The next year (1713), in which Cato came upon the stage, was the grand climacteric of Addifon's reputation. The whole nation was at that time on fire with faction. The Whigs applauded every line of the play in which Liberty was mentioned, as a fatire on the Tories; and the Tories echoed every clap, to fhew that the fatire was unfelt. The ftory of Bolingbroke is well known. He called Booth to his box, and gave him fifty guineas for defending the cause of liberty fo well against a perpetual dictator. The play, fupported thus by the emulation of factious praife, was acted night after night for a longer time than the public had allowed to any drama before; and the author wandered through the whole exhibition behind the scenes with restlefs and unappeasable folicitude.
This tragedy is unquestionably the noblest production of Addifon's genius. About things on which the public thinks long, it commonly attains to think right; and of Cato it has been not unjustly determined, that it is rather a poem
in dialogue than a drama, rather a fucceffion of juft fentiments in elegant language than a reprefentation of natural affections, or of any ftate probable or poffible in human life.
While Cato was upon the ftage, another daily paper called the Guardian was publifhed by Steele. To this Addifon gave great affiftance, whether occafionally or by previous agreement is not known. The papers of Addifon are marked in the Spectator, by one of the letters of the name of Clio, and in the Guardian by a hand. It was not till after his death that he was declared by Steele to be the author of the Drummer.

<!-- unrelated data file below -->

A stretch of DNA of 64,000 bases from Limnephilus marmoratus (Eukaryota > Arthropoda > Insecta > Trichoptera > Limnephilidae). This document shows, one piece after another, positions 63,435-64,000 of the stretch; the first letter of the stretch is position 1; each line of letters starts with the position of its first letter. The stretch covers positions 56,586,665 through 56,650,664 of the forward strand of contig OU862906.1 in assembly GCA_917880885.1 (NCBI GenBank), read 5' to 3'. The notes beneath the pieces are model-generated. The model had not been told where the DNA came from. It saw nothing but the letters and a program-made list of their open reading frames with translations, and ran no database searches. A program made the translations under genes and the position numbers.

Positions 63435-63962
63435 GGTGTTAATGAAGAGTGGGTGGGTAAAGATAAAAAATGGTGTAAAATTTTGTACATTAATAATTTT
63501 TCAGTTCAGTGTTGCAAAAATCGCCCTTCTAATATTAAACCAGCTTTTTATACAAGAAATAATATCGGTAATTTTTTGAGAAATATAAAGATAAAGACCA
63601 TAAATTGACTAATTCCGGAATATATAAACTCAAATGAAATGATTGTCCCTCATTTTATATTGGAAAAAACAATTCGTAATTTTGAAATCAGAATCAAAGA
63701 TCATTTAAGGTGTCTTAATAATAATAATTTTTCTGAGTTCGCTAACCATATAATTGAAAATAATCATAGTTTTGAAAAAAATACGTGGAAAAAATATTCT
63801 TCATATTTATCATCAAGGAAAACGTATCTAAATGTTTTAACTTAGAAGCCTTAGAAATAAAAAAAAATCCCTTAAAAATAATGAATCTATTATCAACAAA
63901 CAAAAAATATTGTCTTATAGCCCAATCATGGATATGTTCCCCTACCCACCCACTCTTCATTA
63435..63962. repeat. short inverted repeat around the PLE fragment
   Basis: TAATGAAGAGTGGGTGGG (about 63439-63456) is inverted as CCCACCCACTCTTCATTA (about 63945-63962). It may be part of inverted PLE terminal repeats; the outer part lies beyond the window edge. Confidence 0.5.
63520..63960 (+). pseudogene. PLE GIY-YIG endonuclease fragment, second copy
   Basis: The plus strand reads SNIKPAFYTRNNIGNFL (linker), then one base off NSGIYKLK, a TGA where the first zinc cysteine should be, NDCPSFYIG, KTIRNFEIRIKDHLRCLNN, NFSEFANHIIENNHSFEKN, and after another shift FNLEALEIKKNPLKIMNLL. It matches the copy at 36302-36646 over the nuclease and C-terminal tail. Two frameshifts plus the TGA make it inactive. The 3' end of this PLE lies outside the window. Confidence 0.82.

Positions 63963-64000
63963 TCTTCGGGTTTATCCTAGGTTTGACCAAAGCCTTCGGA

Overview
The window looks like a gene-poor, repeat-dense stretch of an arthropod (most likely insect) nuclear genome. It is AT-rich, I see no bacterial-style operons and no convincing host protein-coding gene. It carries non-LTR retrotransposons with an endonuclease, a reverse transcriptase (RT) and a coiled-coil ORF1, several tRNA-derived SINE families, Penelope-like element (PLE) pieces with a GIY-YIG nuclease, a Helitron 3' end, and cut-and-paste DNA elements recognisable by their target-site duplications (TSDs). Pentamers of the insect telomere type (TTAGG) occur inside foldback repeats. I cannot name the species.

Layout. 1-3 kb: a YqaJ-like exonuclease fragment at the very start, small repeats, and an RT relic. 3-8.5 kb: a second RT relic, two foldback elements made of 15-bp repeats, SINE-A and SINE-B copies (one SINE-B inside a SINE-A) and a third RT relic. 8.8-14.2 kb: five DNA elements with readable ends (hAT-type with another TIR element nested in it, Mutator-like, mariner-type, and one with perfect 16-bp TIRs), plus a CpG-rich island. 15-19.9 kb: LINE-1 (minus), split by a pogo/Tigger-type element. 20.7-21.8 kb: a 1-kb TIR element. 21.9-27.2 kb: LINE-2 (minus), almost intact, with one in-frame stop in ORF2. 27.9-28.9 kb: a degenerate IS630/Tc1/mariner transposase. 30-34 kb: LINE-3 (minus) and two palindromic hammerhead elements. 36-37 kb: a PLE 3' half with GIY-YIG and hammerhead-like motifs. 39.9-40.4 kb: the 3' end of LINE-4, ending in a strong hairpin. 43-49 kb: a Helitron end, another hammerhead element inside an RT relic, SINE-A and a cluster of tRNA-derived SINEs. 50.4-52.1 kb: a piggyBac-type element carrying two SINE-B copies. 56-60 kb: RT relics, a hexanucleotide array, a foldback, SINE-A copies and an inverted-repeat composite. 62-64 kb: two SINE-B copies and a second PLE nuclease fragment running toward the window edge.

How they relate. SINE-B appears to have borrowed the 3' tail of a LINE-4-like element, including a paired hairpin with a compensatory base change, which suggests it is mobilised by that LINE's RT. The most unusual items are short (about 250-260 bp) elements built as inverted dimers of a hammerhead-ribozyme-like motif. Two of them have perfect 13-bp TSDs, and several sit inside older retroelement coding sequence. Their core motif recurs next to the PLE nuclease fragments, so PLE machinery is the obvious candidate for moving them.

He was not all this time an indifferent fpectator of public affairs. He wrote, as different exigences required (in 1707), The Prefent State of the War, the Whig Examiner, and the Trial of Count Tariff.
Not long afterwards an attempt was made to revive the Spectator; but either the turbulence of the times or the fatiety of the readers put a stop to the publication, after an experiment of eighty numbers, which were afterwards collected into an eighth volume, perhaps more valuable than any one of thofe that went before it: Addifon produced more than a fourth part. From it's recommencement it was published only three times a week, and no difcriminative marks were added to the papers. To Addison, Tickell has afcribed twenty-three.*.
The Spectator had many contributors; and Steele, whofe negligence kept him always in a
Numb. 556, 557, 558, 559, 561, 562, 565, 567, 568, 569. 571, 574, 575, 579, 580, 582, 583, 584, 585, 590, 592, 598, 600.
hurry, when it was his turn to furnish a paper, called loudly for the Letters, of which Addifon, whose materials were more, made little use; having recourfe to fketches and hints, the product of his former ftudies, which he now reviewed and completed: Among these are the Effays on Wit, thofe on the Pleasures of the Imagination, and the Criticifm on Milton.
When the Houfe of Hanover took poffeffion of the throne, it was reasonable to expect that the zeal of Addison would be fuitably rewarded. Before the arrival of king George he was made fecretary to the regency, and was required by his office to fend notice to Hanover that the Queen was dead, and that the throne was vacant. To do that would not have been difficult to any man but Addison, who was so overwhelmed with the greatnefs of the event and fo distracted by choice of expreffion, that the lords, who could not wait for the niceties of criticism, called Mr. Southwell, a clerk in the houfe, and ordered him to dispatch the meffage. Southwell readily told what was neceffary, in the common ftyle of bufinefs, and valued himself upon having done what was too hard for Addifon.
He was better qualified for the Freeholder, a paper which he published twice a week, from Dec. 23, 1715, to the middle of the next year. This was undertaken in defence of the established government, fometimes with argument, fometimes with mirth. In argument he had many equals; but his humour was fingular and matchlefs.
On the 2d of August 1716, he married the countess dowager of Warwick, whom he had folicited by a very long and anxious courtship, perhaps, with behaviour not very unlike that